Montreal

Côte Saint-Luc wants train station, better infrastructure to deal with Royalmount traffic

The City of Côte Saint-Luc says it wants measures in place — including a new train station and improved roads — to prevent the new Royalmount mall project from increasing congestion along the Décarie expressway and adjacent boulevard.

Royalmount, a development project in the Town of Mount Royal, will span an area larger than 40 football fields

A pedestrian bridge would link the mega complex to the De La Savane Metro station. (Carbonleo)

The City of Côte Saint-Luc says it wants measures in place — including a new train station and improved roads — to prevent the new Royalmount mall project from increasing congestion along the Décarie Expressway and adjacent Décarie Boulevard.

Representatives from the city are presenting today at a public consultation into the project at Montreal's city hall. 

Presenting the west-end city's case today at a public consulation at Montreal's city hall, Côte Saint-Luc Mayor Mitchell Brownstein said his city's requests are reasonable.

"We're asking for small things — a train station on a line that exists is a small request," he said.

The development project, at the intersection of Highway 40 and 15, will span an area larger than 40 football fields and feature restaurants, entertainment venues, office space, residential units, a hotel and plenty of stores.

It was approved by the Town of Mount Royal.

Côte Saint-Luc has nine recommendations on how to improve transportation, given the expected increase in traffic.

Those include:

  • Create a transportation plan and strategy with affected cities, transport agencies and developers.
  • Require developers to implement transportation demand management measures when creating new developments.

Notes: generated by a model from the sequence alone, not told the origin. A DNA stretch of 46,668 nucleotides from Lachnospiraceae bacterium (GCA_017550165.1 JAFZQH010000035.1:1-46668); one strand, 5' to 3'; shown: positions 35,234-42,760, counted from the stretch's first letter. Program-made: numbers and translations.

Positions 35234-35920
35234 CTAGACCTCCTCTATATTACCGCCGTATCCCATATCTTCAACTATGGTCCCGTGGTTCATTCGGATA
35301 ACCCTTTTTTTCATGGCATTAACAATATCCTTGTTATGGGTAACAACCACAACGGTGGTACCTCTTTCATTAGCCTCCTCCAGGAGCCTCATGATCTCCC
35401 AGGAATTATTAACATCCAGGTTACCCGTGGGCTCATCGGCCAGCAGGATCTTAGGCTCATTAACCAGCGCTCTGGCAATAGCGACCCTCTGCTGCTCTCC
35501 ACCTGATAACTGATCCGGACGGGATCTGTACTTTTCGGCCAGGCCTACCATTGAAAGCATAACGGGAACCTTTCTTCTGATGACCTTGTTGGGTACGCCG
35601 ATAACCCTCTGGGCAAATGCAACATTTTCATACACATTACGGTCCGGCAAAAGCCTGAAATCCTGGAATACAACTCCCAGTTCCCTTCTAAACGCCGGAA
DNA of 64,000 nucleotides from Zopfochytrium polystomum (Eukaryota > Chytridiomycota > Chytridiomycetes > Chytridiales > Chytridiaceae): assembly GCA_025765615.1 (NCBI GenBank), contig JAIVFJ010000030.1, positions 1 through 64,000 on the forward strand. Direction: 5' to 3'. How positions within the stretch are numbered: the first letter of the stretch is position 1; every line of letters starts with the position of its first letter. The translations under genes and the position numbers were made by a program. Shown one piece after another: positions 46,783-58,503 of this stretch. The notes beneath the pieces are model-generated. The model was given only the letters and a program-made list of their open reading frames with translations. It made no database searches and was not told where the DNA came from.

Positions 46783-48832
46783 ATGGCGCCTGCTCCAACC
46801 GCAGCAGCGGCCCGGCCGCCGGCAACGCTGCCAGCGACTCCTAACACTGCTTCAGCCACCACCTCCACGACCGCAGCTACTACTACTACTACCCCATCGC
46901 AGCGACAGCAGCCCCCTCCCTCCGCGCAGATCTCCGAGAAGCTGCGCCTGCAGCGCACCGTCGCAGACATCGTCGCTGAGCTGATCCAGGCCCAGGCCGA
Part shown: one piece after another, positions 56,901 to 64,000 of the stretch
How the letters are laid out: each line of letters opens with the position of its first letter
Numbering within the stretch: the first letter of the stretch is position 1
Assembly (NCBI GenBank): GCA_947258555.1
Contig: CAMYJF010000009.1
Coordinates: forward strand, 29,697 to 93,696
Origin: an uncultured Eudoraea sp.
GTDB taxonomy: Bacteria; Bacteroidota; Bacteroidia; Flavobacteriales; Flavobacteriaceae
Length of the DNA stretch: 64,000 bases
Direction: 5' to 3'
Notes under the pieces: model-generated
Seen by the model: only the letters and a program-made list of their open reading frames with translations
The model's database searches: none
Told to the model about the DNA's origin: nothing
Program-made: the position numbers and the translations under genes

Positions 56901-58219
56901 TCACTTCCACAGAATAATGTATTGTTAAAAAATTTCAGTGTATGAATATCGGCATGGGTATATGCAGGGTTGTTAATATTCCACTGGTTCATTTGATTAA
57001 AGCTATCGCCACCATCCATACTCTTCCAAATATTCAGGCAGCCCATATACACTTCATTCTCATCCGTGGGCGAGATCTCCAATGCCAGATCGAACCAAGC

• Add a train station along the Saint-Jerome line at Décarie and Jean-Talon, and connect it to the Namur Metro station.
  • Add direct access to the impending Réseau express métropolitain (REM) trains by rapid bus and by extending the Orange Metro line to the REM at Bois Franc.
  • Improve overpasses, underpasses, level crossings to accommodate cyclists and pedestrians.

The boroughs of Côte-des-Neiges–Notre-Dame-de-Grâce and Saint-Laurent will also be presenting at this evening's hearings.

Sue Montgomery, the mayor of CDN-NDG, is opposed to the project, calling it a throwback to the 1970s and 80s.

"It's a project from another era," she said, "so very car-centric, and it's just going to end up adding more traffic to the Decarie interchange."

The project's promoter, Carbonleo, has already begun work preparing the site, with the permission of the Town of Mount Royal.

In a statement, Carbonleo said it has already met with representatives from Côte Saint-Luc.

The company is "looking to help improve public transit and active transportation in this sector by proposing various installations, such as a suspended walkway — for which it will assume costs — to reach the De La Savanne Metro station."  

With files from CBC reporter Simon Nakonechny

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